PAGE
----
Katarzyna Perlak

3rd Feb - 17th Feb 2020

Niolam Ja Se Kochaneczke, 2016. Video, 10:12.

‘Niolam Ja Se Kochaneczke’ explores potentialities of queer utopias, while looking at the relationship between history, ‘national values’ and power structures. Through this work Perlak revisited Eastern European folk traditions, employing feminist and queer reading to question why queer love has never been preserved and celebrated in the folk history. Perlak reclaims these stories by subverting the narrative of heteronormative love songs to represent queer love stories instead. Her aim was to problematize how history is written and tradition is represented, often only to sustain the power structures that claim it ‘objective’. ‘Niolam Ja Se Kochaneczke’ encourages the viewer to consider and experience history as a discourse made out of multiple, overlapping and contesting narratives rather than a single, fixed entity.


Full Interview

Georgie Brinkman (Curator, The New Flesh): To begin, please could you introduce your work and give us an overview of some of the ideas or research areas that are driving the piece?

Katarzyna Perlak: My work incorporates video, photography, performance, and I also work with sound art, textiles, installation - so a mixture of mediums. ‘Niolam Ja Se Kochaneczke’ was produced in 2016 and in this work I queered stories of love in Polish folklore. I changed the narrative of already existing love songs from ‘straight’ to queer stories. The recordings were done in collaboration with six folk singers. The first recording was done in Polish, and the second recording was done in Lemkov, the language of the Lemkov community, an ethnic minority between Ukraine and Poland. Generally in my practice I talk about migrant, diasporic women and queer narratives, these are the main stories, issues and narratives that appear in my work.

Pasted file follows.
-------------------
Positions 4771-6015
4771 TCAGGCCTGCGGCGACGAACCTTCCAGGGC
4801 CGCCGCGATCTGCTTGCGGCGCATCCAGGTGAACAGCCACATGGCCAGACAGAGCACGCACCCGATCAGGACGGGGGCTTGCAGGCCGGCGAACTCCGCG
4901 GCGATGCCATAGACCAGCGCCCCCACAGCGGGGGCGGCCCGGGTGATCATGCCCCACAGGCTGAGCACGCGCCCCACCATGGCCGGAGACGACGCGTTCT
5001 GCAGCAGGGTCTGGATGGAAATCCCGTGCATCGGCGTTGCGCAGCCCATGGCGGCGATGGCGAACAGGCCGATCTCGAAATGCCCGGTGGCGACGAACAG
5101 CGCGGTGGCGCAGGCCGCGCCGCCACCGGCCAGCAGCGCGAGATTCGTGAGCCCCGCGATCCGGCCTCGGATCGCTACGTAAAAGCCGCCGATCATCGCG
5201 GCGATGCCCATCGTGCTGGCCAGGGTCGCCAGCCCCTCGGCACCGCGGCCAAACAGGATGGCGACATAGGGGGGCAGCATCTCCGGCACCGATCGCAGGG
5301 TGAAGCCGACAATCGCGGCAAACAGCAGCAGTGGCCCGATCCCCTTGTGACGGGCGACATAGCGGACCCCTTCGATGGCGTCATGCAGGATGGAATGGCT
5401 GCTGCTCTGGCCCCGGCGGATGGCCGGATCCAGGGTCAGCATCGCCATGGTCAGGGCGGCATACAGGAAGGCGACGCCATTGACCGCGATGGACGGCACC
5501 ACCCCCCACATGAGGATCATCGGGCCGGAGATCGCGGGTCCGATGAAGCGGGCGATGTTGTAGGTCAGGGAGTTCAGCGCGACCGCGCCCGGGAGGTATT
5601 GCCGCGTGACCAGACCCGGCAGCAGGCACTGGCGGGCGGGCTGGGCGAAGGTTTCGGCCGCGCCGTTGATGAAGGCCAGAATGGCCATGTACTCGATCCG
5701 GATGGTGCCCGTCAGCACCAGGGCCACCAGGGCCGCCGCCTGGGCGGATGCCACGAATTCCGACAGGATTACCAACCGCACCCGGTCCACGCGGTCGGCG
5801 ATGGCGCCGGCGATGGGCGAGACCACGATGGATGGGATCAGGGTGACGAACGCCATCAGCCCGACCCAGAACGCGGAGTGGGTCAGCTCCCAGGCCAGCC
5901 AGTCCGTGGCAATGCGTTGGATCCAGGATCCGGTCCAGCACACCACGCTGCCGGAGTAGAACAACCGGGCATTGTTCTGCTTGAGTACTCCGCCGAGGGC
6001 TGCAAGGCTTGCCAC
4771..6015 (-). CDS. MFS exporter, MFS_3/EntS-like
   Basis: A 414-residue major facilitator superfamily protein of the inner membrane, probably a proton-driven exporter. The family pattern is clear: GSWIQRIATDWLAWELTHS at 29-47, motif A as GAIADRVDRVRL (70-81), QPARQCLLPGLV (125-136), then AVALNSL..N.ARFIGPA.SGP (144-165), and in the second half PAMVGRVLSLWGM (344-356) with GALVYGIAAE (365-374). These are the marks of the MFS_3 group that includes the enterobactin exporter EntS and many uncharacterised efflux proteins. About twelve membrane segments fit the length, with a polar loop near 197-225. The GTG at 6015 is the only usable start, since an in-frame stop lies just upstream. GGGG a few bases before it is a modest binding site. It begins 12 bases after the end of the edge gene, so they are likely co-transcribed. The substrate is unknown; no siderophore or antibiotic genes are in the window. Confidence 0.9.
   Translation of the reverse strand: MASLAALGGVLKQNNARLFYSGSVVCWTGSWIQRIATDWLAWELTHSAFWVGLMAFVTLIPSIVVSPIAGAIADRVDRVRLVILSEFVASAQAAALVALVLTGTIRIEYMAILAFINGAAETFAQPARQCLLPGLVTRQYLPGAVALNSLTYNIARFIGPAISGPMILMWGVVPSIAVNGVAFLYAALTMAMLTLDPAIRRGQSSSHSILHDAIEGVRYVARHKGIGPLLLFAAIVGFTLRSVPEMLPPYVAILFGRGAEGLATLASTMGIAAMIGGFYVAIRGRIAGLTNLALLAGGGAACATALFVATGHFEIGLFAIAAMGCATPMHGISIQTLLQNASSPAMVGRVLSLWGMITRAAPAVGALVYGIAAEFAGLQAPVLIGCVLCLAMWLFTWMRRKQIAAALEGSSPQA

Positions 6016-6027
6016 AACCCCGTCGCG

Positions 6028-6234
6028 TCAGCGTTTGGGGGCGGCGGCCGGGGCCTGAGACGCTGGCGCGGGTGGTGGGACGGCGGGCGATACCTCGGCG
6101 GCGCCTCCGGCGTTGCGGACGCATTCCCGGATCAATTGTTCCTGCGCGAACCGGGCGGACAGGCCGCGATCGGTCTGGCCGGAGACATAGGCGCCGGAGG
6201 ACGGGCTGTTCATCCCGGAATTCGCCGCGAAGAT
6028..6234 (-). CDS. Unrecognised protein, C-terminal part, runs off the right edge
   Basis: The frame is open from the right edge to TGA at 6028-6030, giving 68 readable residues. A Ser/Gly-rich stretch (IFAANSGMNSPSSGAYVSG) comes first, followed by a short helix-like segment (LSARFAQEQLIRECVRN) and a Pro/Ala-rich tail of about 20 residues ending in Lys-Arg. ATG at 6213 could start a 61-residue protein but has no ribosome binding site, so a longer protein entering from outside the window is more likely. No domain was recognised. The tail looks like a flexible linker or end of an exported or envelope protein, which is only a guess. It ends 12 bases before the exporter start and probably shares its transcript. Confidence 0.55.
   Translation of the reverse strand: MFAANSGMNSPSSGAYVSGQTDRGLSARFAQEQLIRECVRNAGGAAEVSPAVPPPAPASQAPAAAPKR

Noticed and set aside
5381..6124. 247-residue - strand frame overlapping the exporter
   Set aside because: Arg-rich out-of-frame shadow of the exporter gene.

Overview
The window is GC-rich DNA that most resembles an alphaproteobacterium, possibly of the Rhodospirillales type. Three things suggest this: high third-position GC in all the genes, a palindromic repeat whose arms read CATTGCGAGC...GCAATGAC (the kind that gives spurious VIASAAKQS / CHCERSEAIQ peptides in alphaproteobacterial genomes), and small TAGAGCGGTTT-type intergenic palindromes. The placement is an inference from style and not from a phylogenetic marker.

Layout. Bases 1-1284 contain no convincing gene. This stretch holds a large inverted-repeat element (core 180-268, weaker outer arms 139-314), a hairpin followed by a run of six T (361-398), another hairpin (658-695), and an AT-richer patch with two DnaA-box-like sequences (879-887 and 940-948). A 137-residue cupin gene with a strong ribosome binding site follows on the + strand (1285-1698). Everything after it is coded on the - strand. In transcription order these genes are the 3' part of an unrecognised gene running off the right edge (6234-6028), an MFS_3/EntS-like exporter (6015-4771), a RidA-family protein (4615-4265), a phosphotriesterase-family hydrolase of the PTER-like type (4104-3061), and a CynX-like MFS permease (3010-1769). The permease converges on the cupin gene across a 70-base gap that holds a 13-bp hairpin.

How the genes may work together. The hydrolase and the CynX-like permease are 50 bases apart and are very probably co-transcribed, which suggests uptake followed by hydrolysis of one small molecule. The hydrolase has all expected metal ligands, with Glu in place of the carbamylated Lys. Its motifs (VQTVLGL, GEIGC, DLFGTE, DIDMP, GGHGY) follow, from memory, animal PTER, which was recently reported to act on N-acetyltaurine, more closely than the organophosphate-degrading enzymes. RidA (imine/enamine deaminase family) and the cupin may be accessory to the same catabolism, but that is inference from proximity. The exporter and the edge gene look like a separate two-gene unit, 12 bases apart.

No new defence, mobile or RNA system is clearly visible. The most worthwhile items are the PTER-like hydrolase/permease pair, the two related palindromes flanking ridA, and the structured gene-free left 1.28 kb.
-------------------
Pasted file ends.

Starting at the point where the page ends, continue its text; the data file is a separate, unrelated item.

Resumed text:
In ‘Niolam Ja Se Kochaneczke’ apart from the obvious subject which was to reclaiming queer love histories, I was trying to challenge the Nationalistic representation of Eastern European history and heritage. So what I was trying to do was include those narratives that usually are excluded in nationalistic representations of heritage, and also relocate the queerness in Eastern Europe geographically in the sense that queerness is often perceived as something that came from Western Europe. In this work I was trying to place it in Eastern European history and tradition.

It’s a film essay and a fictional documentary, which uses both digital and Super 8 film, and through this it’s a dialogue, a form of meta-documentary as well. I was thinking about how the history is written and how stories are represented. By using Super 8 format I wanted to refer to archival qualities of the work, but also I wanted to make it transparent that I’m not trying to this was to claim to an actual archive. It’s an attempt at creating the archive that couldn’t otherwise exist. So for this reason there are certain clues that allow the viewer to understand that the video was made quite recently.

GB: Could you talk a little bit about the use of costume this piece? For example, were they made by you or did you collaborate with a designer? And how much did the costume help to form the content of the work?

KP: In terms of the costume in the work, they were not produced specifically for the video, they were borrowed from a group of folk singers. In the second part of the video they belonged to the singers - they are the costumes in which they usually perform. So in a sense they are not costumes, they are the clothing used in this tradition. I think what makes them more into a costume in the context of this work, is the addition of balaclavas.